Facebook (FB) says it has the best interests of news publishers in mind. And toward that end, Campbell Brown, a former broadcast news correspondent hired by Facebook six months ago to heads up its news partnerships, teased a subscription-based news product that the world's largest social-media platform plans to launch later this year.
David Chavern, president and chief executive of the News Media Alliance, which represents 2,000 newspapers and digital publishers in the U.S. and Canada, says the idea of a product that might drive digital subscriptions would be warmly welcomed, though he said Facebook has yet to unveil details about the product.
"It's too soon to tell," Chavern said in a phone interview from Washington. "There's been a longterm request that Facebook have better integration with the publishers' subscription models. We're hopeful. I would love for it to be a great product that was really great for publishers but we don't know yet."
The News Media Alliance has begun talks with federal legislators about securing an anti-trust exemption to allow publishers to collectively negotiate content deals with platforms, most prominently, Facebook and Alphabet's Google (GOOGL) . Chavern argues that the very business model that sustains legacy newspapers is at risk for the simple reason that Facebook and Google currently control about two-thirds of all digital advertising.
And digital advertising is fast becoming the largest category of ad spending, surpassing television.
Securing such an exemption from Congress is a long shot, but one that the publishers' group is willing to explore as it seeks to reverse more than a decade of declining advertising and circulation sales. Weekday circulation for U.S. daily newspapers -- both print and digital -- fell 8% in 2016, the 28th consecutive year of declines, the Pew Research Center reported last month. Sunday circulation also fell 8%.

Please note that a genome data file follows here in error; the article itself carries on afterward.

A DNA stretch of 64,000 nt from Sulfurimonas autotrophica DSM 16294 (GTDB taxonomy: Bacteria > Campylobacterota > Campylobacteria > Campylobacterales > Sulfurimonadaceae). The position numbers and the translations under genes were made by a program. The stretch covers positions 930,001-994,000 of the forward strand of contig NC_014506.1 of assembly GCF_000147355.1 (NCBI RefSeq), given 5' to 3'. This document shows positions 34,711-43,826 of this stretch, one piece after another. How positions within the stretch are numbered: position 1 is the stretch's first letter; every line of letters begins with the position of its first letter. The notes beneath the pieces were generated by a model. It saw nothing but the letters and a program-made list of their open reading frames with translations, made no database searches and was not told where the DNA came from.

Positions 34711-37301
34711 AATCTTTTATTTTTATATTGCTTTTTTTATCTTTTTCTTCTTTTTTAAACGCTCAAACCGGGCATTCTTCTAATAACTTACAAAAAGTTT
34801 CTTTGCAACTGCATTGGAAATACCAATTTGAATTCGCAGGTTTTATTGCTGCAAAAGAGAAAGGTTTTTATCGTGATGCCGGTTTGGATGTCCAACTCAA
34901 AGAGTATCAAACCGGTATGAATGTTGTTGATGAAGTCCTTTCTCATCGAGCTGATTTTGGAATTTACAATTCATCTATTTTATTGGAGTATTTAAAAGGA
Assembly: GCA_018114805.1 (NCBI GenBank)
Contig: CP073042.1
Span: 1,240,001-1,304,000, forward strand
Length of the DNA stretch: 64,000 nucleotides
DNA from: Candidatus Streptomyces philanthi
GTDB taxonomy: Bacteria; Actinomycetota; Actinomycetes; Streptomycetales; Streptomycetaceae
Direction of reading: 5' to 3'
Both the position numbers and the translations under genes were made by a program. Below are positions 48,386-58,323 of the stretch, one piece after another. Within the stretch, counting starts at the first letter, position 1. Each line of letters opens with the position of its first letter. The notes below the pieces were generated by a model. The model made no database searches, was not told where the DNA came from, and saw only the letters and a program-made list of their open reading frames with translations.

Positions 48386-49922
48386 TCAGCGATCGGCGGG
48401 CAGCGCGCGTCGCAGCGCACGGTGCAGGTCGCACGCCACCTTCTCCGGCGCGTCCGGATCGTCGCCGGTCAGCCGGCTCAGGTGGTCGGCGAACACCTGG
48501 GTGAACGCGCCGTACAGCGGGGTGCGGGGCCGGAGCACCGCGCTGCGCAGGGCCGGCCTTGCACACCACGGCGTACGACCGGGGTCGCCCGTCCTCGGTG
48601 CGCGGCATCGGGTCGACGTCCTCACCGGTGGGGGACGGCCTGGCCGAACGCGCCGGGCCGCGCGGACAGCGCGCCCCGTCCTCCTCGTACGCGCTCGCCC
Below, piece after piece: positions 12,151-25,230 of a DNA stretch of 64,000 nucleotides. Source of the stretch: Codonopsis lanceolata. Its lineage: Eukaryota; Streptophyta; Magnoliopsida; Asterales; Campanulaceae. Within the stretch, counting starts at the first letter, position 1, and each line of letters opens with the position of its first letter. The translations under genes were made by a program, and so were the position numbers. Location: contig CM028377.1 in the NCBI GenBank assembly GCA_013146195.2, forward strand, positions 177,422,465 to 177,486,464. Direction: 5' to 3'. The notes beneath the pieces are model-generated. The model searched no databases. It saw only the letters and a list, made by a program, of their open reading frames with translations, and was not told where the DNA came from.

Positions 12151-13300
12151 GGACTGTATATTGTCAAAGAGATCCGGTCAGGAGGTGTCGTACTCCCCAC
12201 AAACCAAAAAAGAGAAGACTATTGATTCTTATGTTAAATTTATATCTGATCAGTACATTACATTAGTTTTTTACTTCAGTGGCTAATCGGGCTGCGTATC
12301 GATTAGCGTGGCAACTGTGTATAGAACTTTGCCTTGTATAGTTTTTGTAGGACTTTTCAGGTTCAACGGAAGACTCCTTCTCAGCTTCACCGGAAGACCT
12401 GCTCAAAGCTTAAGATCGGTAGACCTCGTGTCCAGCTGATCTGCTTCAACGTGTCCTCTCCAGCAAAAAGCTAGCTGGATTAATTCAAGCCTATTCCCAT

Advertising revenue at the seven publicly-traded newspaper companies revealed a faster rate of decline in 2016 -- 10% -- than the year earlier's 8% drop, Pew said.
The upshot, Chavern emphasized, is that newspapers need to get more revenue from the places that more readers are going to for their news: Facebook and Google.
In response, Brown said on July 18 that Facebook will launch a subscription-based news product with initial tests beginning in October. The feature appears to be built on top of its Instant Articles platform, which aggregates stories from hundreds of publishers based on a reader's interests and preferences. Once the paywall product is launched, readers would have to become subscribers of either an individual publication or a Facebook service to be able to access more than 10 articles from a particular media outlet during a single month.
"One of the things you'll find about publishers, particularly these days, is that they're willing to experiment like crazy," Chavern said. "They're willing to try a lot of different options for getting to the point that what they produce is valuable. You can't infinitely produce something of value that doesn't get a return on that work.
"It's too early to tell but we look forward to seeing how it works."